Over the past years, we have lived in a society with constant anxiety disorders. It is only natural for war to cause anxiety, which is why uneasiness and fear should be seen as an adequate response to the current events. Anxiety is also felt by the younger generation that needs us to be providers of support and security. Or is it the other way around and we can find hope in the young people?
In her class essay, an upper secondary school student from Tallinn wrote, “Future is the greatest source of fear for a human being. It does not matter if it is about the next school or work day or about the question if, in ten years, we even have a world to protect. Fear follows us everywhere. Being afraid is utterly natural in modern society but, amidst all this fear, we should not forget to live. (11th grade, Old Town Educational College)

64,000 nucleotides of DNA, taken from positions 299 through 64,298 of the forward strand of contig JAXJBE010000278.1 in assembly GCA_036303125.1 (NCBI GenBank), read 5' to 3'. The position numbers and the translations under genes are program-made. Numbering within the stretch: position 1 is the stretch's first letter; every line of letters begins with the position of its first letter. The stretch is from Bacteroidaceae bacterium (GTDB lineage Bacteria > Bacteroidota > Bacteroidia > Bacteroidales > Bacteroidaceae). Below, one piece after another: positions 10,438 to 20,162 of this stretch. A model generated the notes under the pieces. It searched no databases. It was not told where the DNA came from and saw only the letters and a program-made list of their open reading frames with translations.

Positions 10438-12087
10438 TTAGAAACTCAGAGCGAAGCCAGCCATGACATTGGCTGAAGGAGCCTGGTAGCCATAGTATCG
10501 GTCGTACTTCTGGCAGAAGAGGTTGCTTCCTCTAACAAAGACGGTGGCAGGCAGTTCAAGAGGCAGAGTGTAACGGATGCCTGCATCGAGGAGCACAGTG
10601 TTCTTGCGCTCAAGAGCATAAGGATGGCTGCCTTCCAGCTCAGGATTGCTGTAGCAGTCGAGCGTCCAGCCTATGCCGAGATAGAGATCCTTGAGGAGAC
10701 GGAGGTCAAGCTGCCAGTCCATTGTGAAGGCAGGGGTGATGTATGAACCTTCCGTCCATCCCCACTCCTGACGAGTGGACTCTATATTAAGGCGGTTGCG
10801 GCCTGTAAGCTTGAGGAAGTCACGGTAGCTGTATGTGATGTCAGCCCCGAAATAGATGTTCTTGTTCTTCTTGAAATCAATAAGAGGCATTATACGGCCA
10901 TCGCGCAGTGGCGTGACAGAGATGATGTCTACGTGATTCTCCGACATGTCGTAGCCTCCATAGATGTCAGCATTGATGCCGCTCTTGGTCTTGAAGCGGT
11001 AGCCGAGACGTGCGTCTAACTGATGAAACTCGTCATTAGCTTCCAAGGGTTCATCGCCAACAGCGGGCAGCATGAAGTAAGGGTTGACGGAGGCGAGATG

We should not forget to live! Is it not a refreshing reminder on Estonia’s day of celebration? However, it seems that IT development rushes us towards a future where artificial intelligence leads our lives instead of us. The excuse is that it makes life easier or more convenient. But where is the boundary between convenience and laziness? While AI can, in the wake of innovation, take over some of life’s practical functions, the artificial mind cannot replace us in leading our own lives. The AI does not have the ability to have faith, to ask for forgiveness, or to forgive.
The information technology expert, founder and long-time CEO of Apple Inc. and creator of the first personal computer Steve Jobs, who would be 68 today, dedicated his entire life to innovation and development of information technology. Nevertheless, he has said, “Technology is nothing. What’s important is that you have a faith in people, that they’re basically good and smart, and if you give them tools, they’ll do wonderful things with them. /…/ Innovation is saying no to a thousand things.”